Designing a kitchen is something like a Tetris game. Not just the cabinets, but also the appliances and countertops. You know, I worked for a tile and countertop fabricator for a while when I was in school. We would not template anything until the cabinets were installed. We wouldn’t take specs for appliances, either, until they went in. Only then could countertop work begin. I can see the reason for those rules now. 

These days, I still wait for everything physically there before installation. It’s too easy to miss something. Frankly, the permitting process took a lot of my attention during this project. So, at one point we had to order something else for the kitchen, and there ultimately was one piece we couldn’t use as planned. But we made it into another part. Frankly, it did not go smoothly! But that’s often the nature of the work. 

Ultimately, though, it could have been a lot worse. In the grand scheme of things, despite both the kitchen and the bath throwing us curveballs, the work only cost a bit more than projected. It took some figuring out to make things work, but fortunately — leaning on experience and creativity — it all worked out. 


Cabinetry life lessons

The main lesson from the cabinetry work s this: Trust the professionals, and also measure twice (or more) yourself. You can’t order everything and then improvise. Measurements are critical. Measuring may sound easy, or straightforward. It’s not. Sure, for some jobs there may not be much to it, but generally it’s a big deal. 

Even with that awareness, along the way to finishing this kitchen we overcame a lot of original obstacles, such as the bump out around the structural piece and dealing with the corners. With that top cabinet — the clear glass tower, you can see the corner and how it worked out.

So remember: One awkward piece can mess everything up. Too much room is better than not enough.


My fav topic: cabinet colors

Now let’s talk about something more pleasant: the greenish-gray cabinet color! I love this. It’s a Sherwin-Williams color that I’ve been admiring for some time… greenish gray, with a hint of warmth. 

It’s definitely a Colorado color — I knew we would use it when we decided to switch out the floors. The floors have a slightly rustic look. So I didn’t want it to be too modern, but I did want it looking updated. I like the warmer tones anyway. As with all things, it’s important to find a balance.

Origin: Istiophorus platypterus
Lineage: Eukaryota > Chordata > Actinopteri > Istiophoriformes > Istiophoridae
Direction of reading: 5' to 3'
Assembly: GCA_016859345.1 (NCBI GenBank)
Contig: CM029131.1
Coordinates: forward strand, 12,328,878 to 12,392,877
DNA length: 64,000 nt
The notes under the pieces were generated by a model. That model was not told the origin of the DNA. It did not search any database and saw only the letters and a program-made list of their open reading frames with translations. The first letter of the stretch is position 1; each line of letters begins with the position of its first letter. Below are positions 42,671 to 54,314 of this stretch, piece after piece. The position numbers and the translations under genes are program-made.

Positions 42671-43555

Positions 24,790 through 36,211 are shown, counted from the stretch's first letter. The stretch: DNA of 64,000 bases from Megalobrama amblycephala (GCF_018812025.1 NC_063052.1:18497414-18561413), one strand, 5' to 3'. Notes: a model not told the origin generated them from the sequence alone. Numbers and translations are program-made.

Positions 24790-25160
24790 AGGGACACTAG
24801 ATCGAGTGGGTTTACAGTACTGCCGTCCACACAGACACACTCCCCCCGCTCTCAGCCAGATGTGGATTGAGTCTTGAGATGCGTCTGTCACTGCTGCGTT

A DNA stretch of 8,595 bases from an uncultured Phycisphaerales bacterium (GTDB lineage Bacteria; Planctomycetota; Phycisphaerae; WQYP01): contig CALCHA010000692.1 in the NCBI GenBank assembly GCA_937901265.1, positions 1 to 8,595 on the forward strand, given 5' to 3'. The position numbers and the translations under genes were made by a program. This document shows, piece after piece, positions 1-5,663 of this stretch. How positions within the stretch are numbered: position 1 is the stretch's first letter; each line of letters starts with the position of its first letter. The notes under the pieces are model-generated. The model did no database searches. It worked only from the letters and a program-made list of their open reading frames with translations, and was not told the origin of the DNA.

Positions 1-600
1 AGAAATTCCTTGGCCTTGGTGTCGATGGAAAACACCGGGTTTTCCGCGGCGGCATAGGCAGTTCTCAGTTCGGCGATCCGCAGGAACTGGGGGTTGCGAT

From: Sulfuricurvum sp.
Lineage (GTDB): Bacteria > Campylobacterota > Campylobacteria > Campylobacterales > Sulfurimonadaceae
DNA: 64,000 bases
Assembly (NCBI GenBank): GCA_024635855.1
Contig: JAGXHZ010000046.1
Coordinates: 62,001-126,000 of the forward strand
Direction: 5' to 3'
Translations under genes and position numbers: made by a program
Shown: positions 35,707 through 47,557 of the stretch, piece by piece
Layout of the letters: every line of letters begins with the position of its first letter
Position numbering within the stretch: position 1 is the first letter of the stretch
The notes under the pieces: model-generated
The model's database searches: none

I wanted something that was not all white like so many spaces today. It needed to be fresh, and a little modern, but not white. I’m also not a huge fan of the “all grey” look. So I was drawn to the green tones. I like that it has a little warmth to it while still being soothing to the eye.


The functional kitchen

My favorite part of the new kitchen is the glass-front tower. It looks really nice, and in fact came out even better than expected. It was a custom-designed piece with a drawer in the bottom that will be perfect for spices. Very handy.

The top part can display dishes. Actually, there’s a ton of storage space in the kitchen, so it could showcase decorative items as well.  

Mainly, though, I wanted it to be functional. I’d say at this point the kitchen in this home is perhaps more functional than my own kitchen! I definitely knew I wanted to place drawers next to the stove to make it easier to grab utensils while cooking, and we did that. I’m so happy with those.

What to do with your leftover corner space…. 

Now, with the corner units, those often represent a bit of wasted space in a kitchen, behind the area you can actually reach. It’s empty space.  I really wanted to — just for a future surprise — put a skeleton in there. It’s a handy tip I saw on Instagram. Maybe next time!